Six Weeks


Surprised to learn that I do not have a congregation, people often ask me if I’m a “practicing rabbi.” Recently, the question was formulated more broadly: “What do you do?”

I paused for a moment, mostly to ensure that I didn’t answer flippantly: “I drink too much coffee and eat a lot of Nutella.”

Sometimes it’s a challenge to define my “Independent Rabbinate” in just a few sentences. I probably ought to prepare an elevator speech.

What do I do?

I write. I’m working on the manuscript of my second book. I teach Torah and facilitate art workshops. I work primarily with adults, but sometimes with elementary and middle school students. I teach in community centers, synagogues, churches, coffee shops and office buildings. Sometimes I travel great distances to teach; sometimes I do so without ever leaving Metro Atlanta.

As I thought about how to answer this question, I envisioned the central place where I teach, the one place other than my home where I spend the most time working. That’s when I realized that campers arrive in six weeks.

at the wheel full

In six weeks, I’ll celebrate my tenth summer at Ramah Darom. In the fall, I’ll direct the Jewish Women’s Getaway for a second time.

What do I do? Many things.
What do I love? Being at camp.

Perhaps my favorite thing about working at Ramah Darom during the summer is my commute. I walk across the camp—from my room in the Marcus Retreat Center to the ceramics studio in the Art Building—several times a day. No remembering where I parked the car; no forgetting where I left my car keys. At the end of a busy and, usually, messy day, my friend Deana and I put a few extra miles on our sneakers after dinner.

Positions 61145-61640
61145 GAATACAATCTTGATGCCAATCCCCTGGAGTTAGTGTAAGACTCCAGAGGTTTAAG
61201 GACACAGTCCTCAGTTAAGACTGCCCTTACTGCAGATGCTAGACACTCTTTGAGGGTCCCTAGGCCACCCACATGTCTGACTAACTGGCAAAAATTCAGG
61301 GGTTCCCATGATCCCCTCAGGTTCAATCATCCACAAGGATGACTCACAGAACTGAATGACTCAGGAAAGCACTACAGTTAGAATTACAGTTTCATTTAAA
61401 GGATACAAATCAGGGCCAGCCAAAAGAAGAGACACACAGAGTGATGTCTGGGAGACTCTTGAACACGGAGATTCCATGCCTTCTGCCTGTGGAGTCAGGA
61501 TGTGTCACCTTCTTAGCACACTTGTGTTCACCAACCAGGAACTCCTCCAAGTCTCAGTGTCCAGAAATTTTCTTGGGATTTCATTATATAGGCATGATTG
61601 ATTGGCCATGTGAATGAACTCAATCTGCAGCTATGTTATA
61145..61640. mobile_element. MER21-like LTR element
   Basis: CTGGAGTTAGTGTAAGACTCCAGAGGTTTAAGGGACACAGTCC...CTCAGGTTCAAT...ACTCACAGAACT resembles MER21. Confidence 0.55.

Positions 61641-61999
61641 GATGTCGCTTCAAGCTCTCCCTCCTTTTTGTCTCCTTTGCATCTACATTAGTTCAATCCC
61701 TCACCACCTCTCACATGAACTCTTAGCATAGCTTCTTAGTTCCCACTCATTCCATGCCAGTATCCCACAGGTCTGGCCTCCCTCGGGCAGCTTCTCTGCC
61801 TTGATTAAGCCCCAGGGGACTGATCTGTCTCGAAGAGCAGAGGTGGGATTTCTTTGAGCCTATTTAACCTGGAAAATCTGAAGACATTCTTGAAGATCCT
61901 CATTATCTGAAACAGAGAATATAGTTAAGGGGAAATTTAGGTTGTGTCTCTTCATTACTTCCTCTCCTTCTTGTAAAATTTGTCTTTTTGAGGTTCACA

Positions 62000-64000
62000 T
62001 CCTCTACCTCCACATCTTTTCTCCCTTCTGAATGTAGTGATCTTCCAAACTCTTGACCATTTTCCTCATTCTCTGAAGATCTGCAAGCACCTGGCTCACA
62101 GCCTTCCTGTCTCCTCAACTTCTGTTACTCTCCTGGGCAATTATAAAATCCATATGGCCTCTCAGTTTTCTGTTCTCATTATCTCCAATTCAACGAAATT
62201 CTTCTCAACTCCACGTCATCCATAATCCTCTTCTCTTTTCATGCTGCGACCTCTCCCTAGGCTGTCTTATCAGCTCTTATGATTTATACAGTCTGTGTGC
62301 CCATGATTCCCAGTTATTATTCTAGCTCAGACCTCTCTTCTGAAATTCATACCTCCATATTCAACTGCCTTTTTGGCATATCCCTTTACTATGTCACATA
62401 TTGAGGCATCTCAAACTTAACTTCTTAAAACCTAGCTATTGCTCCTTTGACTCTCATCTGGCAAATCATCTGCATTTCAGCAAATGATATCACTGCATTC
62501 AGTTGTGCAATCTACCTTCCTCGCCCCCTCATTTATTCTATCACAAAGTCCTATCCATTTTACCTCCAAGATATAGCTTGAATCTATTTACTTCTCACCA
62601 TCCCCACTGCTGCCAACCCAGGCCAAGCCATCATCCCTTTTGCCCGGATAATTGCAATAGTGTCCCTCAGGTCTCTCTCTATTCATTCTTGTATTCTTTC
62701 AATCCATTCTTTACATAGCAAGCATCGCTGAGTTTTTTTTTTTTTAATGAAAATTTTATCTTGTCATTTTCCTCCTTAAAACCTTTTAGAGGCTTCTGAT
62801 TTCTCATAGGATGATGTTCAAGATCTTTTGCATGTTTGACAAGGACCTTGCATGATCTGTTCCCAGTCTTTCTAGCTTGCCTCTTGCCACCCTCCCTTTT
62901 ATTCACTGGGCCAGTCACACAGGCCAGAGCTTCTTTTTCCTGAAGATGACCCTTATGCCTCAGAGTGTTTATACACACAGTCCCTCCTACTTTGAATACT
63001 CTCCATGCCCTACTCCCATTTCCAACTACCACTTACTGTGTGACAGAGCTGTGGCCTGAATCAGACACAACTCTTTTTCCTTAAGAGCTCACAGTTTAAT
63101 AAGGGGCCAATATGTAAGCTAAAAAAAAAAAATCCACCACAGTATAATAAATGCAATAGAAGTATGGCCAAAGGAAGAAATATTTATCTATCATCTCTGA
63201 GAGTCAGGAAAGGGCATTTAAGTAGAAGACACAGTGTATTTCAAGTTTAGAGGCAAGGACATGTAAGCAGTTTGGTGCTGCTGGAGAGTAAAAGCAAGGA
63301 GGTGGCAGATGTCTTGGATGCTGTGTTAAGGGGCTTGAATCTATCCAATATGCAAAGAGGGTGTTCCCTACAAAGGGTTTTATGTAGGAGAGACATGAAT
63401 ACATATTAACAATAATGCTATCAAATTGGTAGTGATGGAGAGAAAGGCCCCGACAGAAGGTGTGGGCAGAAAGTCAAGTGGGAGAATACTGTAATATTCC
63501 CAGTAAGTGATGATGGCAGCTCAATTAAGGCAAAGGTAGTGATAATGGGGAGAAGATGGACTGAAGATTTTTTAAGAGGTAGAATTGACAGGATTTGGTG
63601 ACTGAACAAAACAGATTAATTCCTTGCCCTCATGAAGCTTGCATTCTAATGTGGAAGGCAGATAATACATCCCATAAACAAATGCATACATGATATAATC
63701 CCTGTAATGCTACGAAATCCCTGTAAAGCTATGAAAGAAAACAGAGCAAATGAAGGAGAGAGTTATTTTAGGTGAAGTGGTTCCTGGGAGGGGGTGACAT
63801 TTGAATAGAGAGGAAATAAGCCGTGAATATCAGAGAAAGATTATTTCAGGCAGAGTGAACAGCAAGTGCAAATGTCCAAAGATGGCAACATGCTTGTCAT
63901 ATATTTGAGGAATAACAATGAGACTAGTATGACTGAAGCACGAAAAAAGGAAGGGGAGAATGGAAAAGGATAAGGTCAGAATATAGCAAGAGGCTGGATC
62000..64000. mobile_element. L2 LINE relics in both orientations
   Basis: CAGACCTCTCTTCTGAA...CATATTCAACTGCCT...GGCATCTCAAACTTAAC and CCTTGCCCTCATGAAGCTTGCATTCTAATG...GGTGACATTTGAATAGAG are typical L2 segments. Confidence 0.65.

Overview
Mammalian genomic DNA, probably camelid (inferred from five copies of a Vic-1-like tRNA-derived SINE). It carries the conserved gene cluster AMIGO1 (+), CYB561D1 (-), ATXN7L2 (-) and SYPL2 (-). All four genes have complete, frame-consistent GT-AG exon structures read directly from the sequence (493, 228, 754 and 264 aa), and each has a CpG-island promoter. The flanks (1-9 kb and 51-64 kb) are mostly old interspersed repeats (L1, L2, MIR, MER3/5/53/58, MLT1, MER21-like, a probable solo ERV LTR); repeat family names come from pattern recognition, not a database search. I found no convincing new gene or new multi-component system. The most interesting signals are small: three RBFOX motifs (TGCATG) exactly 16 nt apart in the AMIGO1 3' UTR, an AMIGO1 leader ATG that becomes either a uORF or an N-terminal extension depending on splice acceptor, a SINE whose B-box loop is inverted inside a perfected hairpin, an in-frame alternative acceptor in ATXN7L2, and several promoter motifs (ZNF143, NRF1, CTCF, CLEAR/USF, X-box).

Six weeks.

I’d better start a shopping list. I’m going to need coffee and Nutella, and more socks.


Comments (7)

I am proud to say I will too be celebrating my tenth year at camp and have the same feelings as you do. Here is where I feel at my best professionally, doing what I love to do, teaching experientially, using Camp as my classroom. The camaraderie and the learning that goes on between and amongst the staff (our staff – mostly – we of a “certain age”), as well as the opportunity to serve as role models for the younger staff are among the many things I look forward to as we approach this six week mark!

We should speak to Sandie about having an anniversary cake…and then we’ll walk it off on Gesher Hill!

Please post about the journey at camp!

Vanessa, I will try. One of the best things about retreating to the mountains is that I get to spend long days in the ceramics studio, away from the technology. One of the frustrating things about retreating to the mountains is that the wifi and cellular service are a bit unreliable. I usually post weekly to the blog, and I try to tweet once a day, wifi permitting.

I love your writing and have figured out to add you to my list of people I read regardless of your topic.

Camp sounds like fun and makes me wish I was Jewish and could go. If I bring enough Nutella, can I come anyway?

As always, I walk away with something to consider.

I am having camp envy. That sounds awesome.

And if you have any free time on your trip to the Bay Area later this year, let me know!

So many friends have camp envy — I guess it’s because I am careful to filter out the parts about being physically & emotionally exhausted from working 4 weeks, 24/7, responsible for other people’s kids. 😉

We will DEFINITELY connect in August. I’m not coming 3,000+ miles to your lovely city without meeting you!

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